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However well it may be coping with the troubling times, Israel has a debt problem. During the last five years, the ratio between Israel's national debt to gross domestic product fell from about 100% to around 80%. That's an improvement, but still high compared with the rest of the developed world. Moreover, after the kind of deficit the government is expected to run this year and next, that ratio is likely to approach 90% again.

The issue of whether or not to cut tax this year, as planned, must be seen through the prism of the debt as well.

Another problem is rising unemployment. Bank of Israel figures place average unemployment at 7.7% of the adult workforce this year, rising to 8.3% in 2010. In 2008, unemployment had averaged 6.1%.

Yet one gargantuan thing the Bank of Israel all but ignored in its annual report is the defense budget. It is a big issue to ignore: One could say that the state calculates its budget based on how much debt it needs to repay, and how much defense needs. Then the other ministries share whatever is left over.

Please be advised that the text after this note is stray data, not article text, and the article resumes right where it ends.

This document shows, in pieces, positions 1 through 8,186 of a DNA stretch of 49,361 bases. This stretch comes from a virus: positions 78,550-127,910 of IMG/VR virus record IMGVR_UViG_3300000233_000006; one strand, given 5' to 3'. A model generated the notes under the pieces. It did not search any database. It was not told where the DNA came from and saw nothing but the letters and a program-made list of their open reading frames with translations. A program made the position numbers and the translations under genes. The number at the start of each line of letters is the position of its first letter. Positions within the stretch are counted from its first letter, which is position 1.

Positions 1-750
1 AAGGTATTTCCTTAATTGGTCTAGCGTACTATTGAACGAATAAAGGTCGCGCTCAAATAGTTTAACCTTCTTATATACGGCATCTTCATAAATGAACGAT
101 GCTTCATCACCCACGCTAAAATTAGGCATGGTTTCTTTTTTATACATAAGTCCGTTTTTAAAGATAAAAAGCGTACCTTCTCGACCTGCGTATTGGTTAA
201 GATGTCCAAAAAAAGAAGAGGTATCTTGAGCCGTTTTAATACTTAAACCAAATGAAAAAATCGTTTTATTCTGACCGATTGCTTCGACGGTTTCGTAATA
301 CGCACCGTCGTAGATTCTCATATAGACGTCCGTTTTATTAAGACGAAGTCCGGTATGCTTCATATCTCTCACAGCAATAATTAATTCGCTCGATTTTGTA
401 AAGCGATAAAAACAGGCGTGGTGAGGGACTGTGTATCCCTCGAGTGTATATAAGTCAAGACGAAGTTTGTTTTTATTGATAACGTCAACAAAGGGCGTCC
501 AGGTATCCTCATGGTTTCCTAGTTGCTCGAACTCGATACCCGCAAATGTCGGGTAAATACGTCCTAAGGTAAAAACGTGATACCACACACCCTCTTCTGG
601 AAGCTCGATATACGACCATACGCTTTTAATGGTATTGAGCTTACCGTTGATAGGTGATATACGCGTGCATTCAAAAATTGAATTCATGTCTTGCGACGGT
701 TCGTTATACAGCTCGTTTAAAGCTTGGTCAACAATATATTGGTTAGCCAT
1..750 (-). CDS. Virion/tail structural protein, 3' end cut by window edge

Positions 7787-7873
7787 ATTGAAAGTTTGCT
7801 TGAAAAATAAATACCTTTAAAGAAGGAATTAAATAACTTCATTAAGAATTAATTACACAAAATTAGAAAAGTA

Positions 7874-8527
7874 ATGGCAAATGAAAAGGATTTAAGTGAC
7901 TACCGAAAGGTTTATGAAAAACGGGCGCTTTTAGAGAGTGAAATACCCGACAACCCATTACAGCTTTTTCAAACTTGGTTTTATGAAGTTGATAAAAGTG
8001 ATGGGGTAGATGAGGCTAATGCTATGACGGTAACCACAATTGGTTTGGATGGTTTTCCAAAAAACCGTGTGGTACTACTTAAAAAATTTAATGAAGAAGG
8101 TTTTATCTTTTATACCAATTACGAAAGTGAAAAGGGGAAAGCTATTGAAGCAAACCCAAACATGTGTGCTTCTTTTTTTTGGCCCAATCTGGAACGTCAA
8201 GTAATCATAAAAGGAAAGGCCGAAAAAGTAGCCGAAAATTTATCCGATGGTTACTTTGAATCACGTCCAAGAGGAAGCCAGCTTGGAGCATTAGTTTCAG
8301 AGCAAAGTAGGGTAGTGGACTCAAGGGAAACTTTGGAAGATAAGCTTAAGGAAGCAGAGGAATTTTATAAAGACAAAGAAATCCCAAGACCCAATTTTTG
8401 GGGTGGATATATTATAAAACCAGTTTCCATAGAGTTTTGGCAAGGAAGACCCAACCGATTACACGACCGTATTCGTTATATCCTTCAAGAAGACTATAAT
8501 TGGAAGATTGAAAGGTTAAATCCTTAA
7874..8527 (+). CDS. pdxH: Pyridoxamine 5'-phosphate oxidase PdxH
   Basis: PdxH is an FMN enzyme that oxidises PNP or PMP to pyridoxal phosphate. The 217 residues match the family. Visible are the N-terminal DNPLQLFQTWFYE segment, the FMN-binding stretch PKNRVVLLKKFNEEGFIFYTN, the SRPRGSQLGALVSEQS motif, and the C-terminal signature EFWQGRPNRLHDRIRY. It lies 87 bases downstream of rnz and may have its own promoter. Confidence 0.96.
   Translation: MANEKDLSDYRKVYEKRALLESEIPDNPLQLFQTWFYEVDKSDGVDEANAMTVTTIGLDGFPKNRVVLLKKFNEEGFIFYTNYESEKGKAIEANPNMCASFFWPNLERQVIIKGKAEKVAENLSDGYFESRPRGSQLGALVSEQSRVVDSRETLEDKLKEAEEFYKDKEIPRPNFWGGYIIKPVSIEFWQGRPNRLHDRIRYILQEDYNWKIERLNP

In 2008, the defense budget was almost NIS 50 billion. Leaving debt repayments out of the equation, defense swallows up about a quarter of the national budget. By ignoring the defense budget in its annual report, the Bank of Israel was delivering a flawed, defective package to the nation. Claims that the defense budget is top-secret are specious: Each year the state comptroller delivers a report on the achievements and lack thereof of the defense establishment. The defense establishment cooperates with the comptroller, and also divulges its non-classified budgets, which come to NIS 10.4 billion a year.

At least the Bank of Israel should be able to write about those without compromising anything. And there's no reason why the Bank of Israel's research department shouldn't be allowed access to the classified elements of the defense budget as well.